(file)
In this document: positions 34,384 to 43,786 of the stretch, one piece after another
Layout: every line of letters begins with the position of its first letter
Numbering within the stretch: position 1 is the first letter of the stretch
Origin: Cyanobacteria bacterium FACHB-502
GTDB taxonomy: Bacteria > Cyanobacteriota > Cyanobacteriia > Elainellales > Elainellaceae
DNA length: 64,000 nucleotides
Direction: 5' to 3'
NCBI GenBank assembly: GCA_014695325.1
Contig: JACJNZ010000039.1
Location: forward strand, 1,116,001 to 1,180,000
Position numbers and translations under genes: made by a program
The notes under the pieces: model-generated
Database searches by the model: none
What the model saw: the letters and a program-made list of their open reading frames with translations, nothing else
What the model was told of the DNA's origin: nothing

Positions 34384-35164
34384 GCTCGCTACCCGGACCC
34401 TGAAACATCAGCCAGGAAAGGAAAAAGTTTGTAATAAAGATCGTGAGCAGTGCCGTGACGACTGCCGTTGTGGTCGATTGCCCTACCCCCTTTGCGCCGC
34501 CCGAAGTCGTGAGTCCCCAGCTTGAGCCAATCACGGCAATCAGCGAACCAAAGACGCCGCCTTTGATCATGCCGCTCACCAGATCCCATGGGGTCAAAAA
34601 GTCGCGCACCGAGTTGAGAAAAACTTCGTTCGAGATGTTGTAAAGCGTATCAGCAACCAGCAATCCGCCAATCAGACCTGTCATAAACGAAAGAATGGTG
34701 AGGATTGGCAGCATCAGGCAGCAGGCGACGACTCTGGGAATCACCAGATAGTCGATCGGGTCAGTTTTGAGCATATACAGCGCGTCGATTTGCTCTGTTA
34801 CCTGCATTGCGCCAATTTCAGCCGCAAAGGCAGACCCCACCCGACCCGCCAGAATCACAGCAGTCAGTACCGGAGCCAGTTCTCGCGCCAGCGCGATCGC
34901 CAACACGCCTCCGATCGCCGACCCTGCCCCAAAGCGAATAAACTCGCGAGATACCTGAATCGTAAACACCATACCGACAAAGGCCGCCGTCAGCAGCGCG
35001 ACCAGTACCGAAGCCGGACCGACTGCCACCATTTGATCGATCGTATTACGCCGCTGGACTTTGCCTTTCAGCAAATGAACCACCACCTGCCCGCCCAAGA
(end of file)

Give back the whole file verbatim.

In this document: positions 34,384 to 43,786 of the stretch, one piece after another
Layout: every line of letters begins with the position of its first letter
Numbering within the stretch: position 1 is the first letter of the stretch
Origin: Cyanobacteria bacterium FACHB-502
GTDB taxonomy: Bacteria > Cyanobacteriota > Cyanobacteriia > Elainellales > Elainellaceae
DNA length: 64,000 nucleotides
Direction: 5' to 3'
NCBI GenBank assembly: GCA_014695325.1
Contig: JACJNZ010000039.1
Location: forward strand, 1,116,001 to 1,180,000
Position numbers and translations under genes: made by a program
The notes under the pieces: model-generated
Database searches by the model: none
What the model saw: the letters and a program-made list of their open reading frames with translations, nothing else
What the model was told of the DNA's origin: nothing

Positions 34384-35164
34384 GCTCGCTACCCGGACCC
34401 TGAAACATCAGCCAGGAAAGGAAAAAGTTTGTAATAAAGATCGTGAGCAGTGCCGTGACGACTGCCGTTGTGGTCGATTGCCCTACCCCCTTTGCGCCGC
34501 CCGAAGTCGTGAGTCCCCAGCTTGAGCCAATCACGGCAATCAGCGAACCAAAGACGCCGCCTTTGATCATGCCGCTCACCAGATCCCATGGGGTCAAAAA
34601 GTCGCGCACCGAGTTGAGAAAAACTTCGTTCGAGATGTTGTAAAGCGTATCAGCAACCAGCAATCCGCCAATCAGACCTGTCATAAACGAAAGAATGGTG
34701 AGGATTGGCAGCATCAGGCAGCAGGCGACGACTCTGGGAATCACCAGATAGTCGATCGGGTCAGTTTTGAGCATATACAGCGCGTCGATTTGCTCTGTTA
34801 CCTGCATTGCGCCAATTTCAGCCGCAAAGGCAGACCCCACCCGACCCGCCAGAATCACAGCAGTCAGTACCGGAGCCAGTTCTCGCGCCAGCGCGATCGC
34901 CAACACGCCTCCGATCGCCGACCCTGCCCCAAAGCGAATAAACTCGCGAGATACCTGAATCGTAAACACCATACCGACAAAGGCCGCCGTCAGCAGCGCG
35001 ACCAGTACCGAAGCCGGACCGACTGCCACCATTTGATCGATCGTATTACGCCGCTGGACTTTGCCTTTCAGCAAATGAACCACCACCTGCCCGCCCAAGA